But Winfrey’s patronage is helping the company bounce back, with nearly two years of sales growth now under its belt. In its most recent quarterly sales update, subscriber numbers had surged by 20% to 3.5 million, with the firm growing in both the US and the UK, which account for 70% of its sales.

“She’s human,” says Grossman of Winfrey’s much-publicised battle with her own weight. And she argues that the fortunes of the company are not tied to the billionaire’s waistline. “Oprah’s involvement is not just about losing weight … she is a visionary businesswoman. She has had an influence globally on how people are thinking about the brand.”

Thanks largely to Winfrey, Weight Watchers shares have regained more than half the value they had lost, making the company worth $ 2.9bn. But Grossman is tasked with a bigger reinvention as the diet business morphs into the “health and wellness” industry.

“The term ‘dieting’ has some negative associations with consumers, because for some people it reminds them of unsuccessful attempts to lose weight,” says Emma Gubisch, an analyst at Leatherhead Food Research. “It also has the connotation that it is something you do for a short time until you’ve achieved your aim, and then you stop or go back to your old lifestyle.”

Weight Watchers had been losing members for years as people turned to calorie-counting apps and fitness trackers. The brand, whose recent UK faces have included the actor Patsy Kensit and MasterChef’s Gregg Wallace, had begun to feel dated as new stars emerged, such as Joe Wicks, whose Lean in 15 books are now the biggest-selling diet titles of all time.

Grossman says Weight Watchers failed to invest enough in marketing and technology, but insists its holistic package of food plans, advice and community remains powerful in a crowded market where the latest trends include intermittent fasting and the diet drink Skinny Sprinkles.

“[Weight Watchers] have been in people’s lives for a long time, so you are not the new shiny penny out there, but you really are the one that works,” says Grossman of the notoriously faddy diet industry. “When people want to lose weight, they get to a point where they are desperate and looking for the new thing that is going to work miracles. But at the end of the day, there is no such thing.”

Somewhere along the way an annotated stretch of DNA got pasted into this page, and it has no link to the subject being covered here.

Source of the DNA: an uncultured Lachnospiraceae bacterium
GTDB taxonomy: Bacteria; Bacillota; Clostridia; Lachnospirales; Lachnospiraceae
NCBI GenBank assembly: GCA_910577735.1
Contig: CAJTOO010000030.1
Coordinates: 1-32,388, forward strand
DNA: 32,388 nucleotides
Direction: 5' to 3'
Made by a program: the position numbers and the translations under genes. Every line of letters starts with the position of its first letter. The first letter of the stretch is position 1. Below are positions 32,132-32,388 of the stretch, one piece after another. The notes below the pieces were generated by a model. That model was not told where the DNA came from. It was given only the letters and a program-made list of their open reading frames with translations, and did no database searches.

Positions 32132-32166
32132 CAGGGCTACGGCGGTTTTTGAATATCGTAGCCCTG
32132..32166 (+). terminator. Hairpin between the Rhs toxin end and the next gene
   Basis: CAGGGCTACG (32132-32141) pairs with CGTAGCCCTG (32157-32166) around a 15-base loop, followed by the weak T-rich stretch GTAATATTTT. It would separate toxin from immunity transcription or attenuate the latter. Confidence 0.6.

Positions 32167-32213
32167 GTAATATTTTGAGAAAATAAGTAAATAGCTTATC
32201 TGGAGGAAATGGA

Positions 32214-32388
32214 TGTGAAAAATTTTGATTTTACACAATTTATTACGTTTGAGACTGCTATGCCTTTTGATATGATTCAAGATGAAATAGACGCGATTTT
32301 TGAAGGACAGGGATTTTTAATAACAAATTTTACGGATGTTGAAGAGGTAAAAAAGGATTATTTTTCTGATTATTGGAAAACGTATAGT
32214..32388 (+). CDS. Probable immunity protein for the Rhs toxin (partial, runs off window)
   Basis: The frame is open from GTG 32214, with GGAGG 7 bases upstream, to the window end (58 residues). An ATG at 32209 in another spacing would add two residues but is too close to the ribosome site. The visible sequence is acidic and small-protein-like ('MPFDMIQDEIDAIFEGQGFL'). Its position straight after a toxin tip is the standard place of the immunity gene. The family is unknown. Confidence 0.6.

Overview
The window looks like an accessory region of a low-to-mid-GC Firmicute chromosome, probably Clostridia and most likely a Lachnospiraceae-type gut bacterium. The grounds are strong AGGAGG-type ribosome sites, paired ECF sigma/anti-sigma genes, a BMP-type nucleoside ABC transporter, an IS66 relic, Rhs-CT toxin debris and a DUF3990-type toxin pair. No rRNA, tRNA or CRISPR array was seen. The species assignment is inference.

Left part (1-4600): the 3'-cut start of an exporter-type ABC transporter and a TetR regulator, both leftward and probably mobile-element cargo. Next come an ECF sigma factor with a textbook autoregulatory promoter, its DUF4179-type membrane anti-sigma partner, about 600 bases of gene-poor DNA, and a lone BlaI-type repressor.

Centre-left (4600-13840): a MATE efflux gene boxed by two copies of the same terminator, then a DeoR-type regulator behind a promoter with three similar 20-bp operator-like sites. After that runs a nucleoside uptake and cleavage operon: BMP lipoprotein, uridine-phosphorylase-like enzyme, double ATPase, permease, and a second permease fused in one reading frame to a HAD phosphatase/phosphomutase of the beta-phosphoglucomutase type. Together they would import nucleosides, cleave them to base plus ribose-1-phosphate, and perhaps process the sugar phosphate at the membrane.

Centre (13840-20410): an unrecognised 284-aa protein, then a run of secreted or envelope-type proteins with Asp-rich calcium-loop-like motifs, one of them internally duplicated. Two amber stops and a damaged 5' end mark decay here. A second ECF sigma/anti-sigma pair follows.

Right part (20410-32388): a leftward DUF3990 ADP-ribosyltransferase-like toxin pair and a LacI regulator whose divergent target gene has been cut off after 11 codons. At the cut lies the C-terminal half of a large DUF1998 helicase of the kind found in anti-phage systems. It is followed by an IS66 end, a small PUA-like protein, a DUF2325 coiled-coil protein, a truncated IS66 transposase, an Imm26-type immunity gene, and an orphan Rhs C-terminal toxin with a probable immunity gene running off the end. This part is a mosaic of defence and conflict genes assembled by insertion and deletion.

With health and wellness now firmly in vogue, Weight Watchers does not want to be seen as a short-term fix – rather, it is positioning itself as a credo to live by, with its app something users check as frequently as Facebook or Twitter. “We’re looking at the future of experiences and how you personalise it,” says Grossman. “We can inspire people to have healthy habits … that’s not just about losing 10lbs, but creating a structure you can live within.”

The first Weight Watchers cruise, which sailed in May, offers a taste of where the company is headed. The Caribbean trip was a bootcamp designed to shift the pounds, but it took a “wellness” theme, with holidaymakers offered tailored fitness workouts, cooking demonstrations and seminars from experts.

“I’ve been 35lbs heavier than I am now and 25lbs thinner than I am now, and both of those times were probably the most miserable times of my life,” says Grossman. “I’m happier now, because it is about being healthy, not weighing yourself.”

But the big question is: how is Oprah doing? “She looks great,” reports Grossman. “She was at the Emmys wearing a white jumpsuit – and you have to be confident to do that.”

Women have the right to know about injuries of vaginal birth beforehand | Sascha Callaghan and Amy Corderoy

It’s not just the constant pain. After a while, you learn to adjust to that new normal. It’s the feeling that you weren’t warned; that you never gave your consent for the risks you were exposed to.

That is the message coming out of the Senate inquiry into the use of vaginal mesh products to treat women who have vaginal prolapses.

The submissions are heartbreaking. Many are handwritten, intimate portraits of lives interrupted by constant infections and pain, of relationships disrupted.

One woman writes how she never had an orgasm again after her surgery.

Another describes a procedure performed on her: “It was the most painful experience and I screamed very loud and was crying. [The doctor] scolded me and told me I had scared the patients in the waiting room”.

Many say they were never warned of the risks of the mesh, never understood the treatment they were about to undertake.

Despite the clear importance of these stories finally being heard, there is concern in some quarters that speaking out loud about injuries after a vaginal birth is a dangerous thing. In their submission to the senate enquiry, the Australian College of Midwives’ submission warns that coverage of the issue “has increased fear around childbirth”.

“It is important that the issues surrounding the transvaginal mesh implants are separated from the issues surrounding vaginal birth,” they write.

The truth is however, that these injuries and others, such as prolapse, scarring, incontinence, chronic pain, and fistula are all risks of vaginal birth – particularly where complications necessitate the use of instruments such as forceps. The risk of these complications increases with the age of the mother, her BMI, and the size of the baby relative to the mother’s pelvis.

We expect women to be strong enough to run these risks when they give birth, but many clinicians and natural birth advocates seem to imagine that telling women about them beforehand might be too scary for them to handle.